(By G. Y. Ragsdale.)
"The laundry is a fake." This
is the gist of many statements made
by those who have been foremost in :
slamming the most recent enterprise,
of the University. Last year, hun-
dreds of students here howled for a
laundry. The University gave it.
They still howl.
Mr. Paulson, superintendent of the
laundry, is considered by his col-1 benefits his State, his college, and
leagues as one of the foremost men most of all, himself,
in his vocation in the South. Other j The conference next summer, con
laundrymen in the state, on being trary to custom, is to be held later
conducted through the establishment,1 in the summer, so that every col
have stated that it is the most mod-, lege will get an equal opportunity
ernly equipped laundry in North Car- to send delegates. Mr. Comer sug
olina. 'gests that every student be seriously
The first two weeks saw the es-, thinking this over and be saving up
tablishment in a mighty rush. Be-the money to go to Blue Ridge next
tween 18,000 and 19,000 pieces of summer. He will be glad to give ad
laundry were received at the first ditional information to any student
who will call at his office in the "Y"
(Continued on Page 3) 'at any time during the year.
PROF. DAGGETT HONORED.
Prof. P. H. Daggett, head of
the school of electrical engin
eering, has been recently elect
ed as a member of the council
of the Society for the Promo
tion of Electrical Education.
Professor Daggett was elected
as a member of the council
shortly after he had read a
paper on Student Government
before the council, which as
sembled for itjs meeting Jast
year in New Haven, Conn.
Professor Daggett was one of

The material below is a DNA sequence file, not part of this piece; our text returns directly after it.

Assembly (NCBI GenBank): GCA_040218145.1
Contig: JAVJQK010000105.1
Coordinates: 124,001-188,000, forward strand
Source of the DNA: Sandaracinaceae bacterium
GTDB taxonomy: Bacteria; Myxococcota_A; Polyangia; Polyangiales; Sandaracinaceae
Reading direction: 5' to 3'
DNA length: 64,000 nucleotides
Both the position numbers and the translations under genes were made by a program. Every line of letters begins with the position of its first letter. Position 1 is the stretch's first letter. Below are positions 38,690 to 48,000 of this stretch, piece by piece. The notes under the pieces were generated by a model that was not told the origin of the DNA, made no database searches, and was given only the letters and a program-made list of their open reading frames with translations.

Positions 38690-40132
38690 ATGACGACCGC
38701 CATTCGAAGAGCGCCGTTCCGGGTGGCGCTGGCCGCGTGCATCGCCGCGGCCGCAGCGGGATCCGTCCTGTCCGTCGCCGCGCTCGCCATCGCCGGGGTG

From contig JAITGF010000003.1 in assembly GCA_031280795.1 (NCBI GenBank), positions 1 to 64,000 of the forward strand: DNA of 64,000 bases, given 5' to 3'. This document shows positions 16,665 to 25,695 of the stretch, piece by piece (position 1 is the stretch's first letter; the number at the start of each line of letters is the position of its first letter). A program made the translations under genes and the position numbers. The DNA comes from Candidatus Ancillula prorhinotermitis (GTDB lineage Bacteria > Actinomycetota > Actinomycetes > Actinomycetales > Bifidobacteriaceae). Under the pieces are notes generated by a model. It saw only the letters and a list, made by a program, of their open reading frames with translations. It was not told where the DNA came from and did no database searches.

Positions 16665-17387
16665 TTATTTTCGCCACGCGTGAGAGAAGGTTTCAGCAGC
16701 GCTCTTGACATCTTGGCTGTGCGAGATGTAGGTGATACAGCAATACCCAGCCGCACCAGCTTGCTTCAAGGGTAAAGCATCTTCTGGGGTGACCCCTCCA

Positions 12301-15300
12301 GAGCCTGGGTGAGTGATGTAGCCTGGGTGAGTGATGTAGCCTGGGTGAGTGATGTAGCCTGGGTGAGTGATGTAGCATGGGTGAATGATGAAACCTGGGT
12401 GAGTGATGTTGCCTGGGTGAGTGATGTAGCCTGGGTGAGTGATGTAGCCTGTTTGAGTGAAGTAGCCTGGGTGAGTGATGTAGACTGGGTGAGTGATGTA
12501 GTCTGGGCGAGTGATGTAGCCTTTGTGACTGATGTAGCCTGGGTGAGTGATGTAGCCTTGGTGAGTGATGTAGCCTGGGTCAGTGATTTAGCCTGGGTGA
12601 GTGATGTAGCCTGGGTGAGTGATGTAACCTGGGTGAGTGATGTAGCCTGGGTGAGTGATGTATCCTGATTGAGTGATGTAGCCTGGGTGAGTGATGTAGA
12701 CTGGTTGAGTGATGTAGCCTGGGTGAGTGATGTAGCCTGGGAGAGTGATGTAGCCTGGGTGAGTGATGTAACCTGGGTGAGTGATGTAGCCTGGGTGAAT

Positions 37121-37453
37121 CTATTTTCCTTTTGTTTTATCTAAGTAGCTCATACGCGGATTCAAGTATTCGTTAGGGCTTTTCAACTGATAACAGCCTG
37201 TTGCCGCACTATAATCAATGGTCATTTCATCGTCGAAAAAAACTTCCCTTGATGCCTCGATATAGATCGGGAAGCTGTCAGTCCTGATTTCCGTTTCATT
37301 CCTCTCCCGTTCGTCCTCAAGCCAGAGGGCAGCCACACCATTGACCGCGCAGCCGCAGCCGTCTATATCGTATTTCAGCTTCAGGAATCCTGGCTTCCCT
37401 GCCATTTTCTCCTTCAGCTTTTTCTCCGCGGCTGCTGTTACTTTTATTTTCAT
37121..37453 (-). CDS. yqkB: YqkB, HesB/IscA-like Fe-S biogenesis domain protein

the seven newly elected mem
bers of the council of twenty
one, seven being elected each
year for a period of three years.
OR. SEEBLEY TALKS TO
STUDENTS ON HYGIENE
Sex-Hygiene Authority Visits Chapel
Hill and Makes Two Interest
Dr. F. N. Seerley, dean of Spring
field Y. M. C. A. College, and a well
known authority on Sex-Hygiene,
spent last Monday on the Hill, speak
ing in Memorial hall at the 11 o'clock
chapel period and again at night in
Gerrard Hall on the subject, "Man
hood and Womanhood." Traveling
under the auspices of the Y. M. C,
A., Dr. Seerley is making a lecture
tour of all important colleges east
During the war, Dr. Seerley had
charge of all physical training and
: sex.hygiene in the overseas Y. M.
C- A. In the medical profession he
thing about him is his own vigorous,
r0Dusl pnysicai coiiuiuun, ui ay lie
of the fact that he is past sixty years
of age. In his lectures he employs
snappy narrative style which keeps
his audience laughing about half the
time. His manner of presenting his
subject is plain, direct and without
affection, and the large audience
which filled Gerrard hall Monday
night seemed to be visibly impressed
by his powerful plea for better and
cleaner sex life on the part of young
BLUE RIDGE WILL HAVE
I flRCf W fl flFI FCflTlflN
LnllUL lit Ui ULLLUnllUll
sippi A. and M. had 28, Georgia
Tech, 40; Vanderbilt, 37; Tennessee,
36; Florida, 34; South Carolina, 12,
and Virginia, 10, while North Caro
lina bad only three.
This unusually bad showing of
Carolina can be attributed to two
causes; first, that the students have
not, in the past, understood the pur
pose of the Blue Ridge conferences,
and second that heretofore the con
ferences have been opened before
the University closed. i
The purpose of the Blue Ridge
conferences, like the Carolina spirit,
cannot be defined. It is to set forth
the best that a college has in all;
phases of its activities, religious, so
cial, athletic and otherwise. It is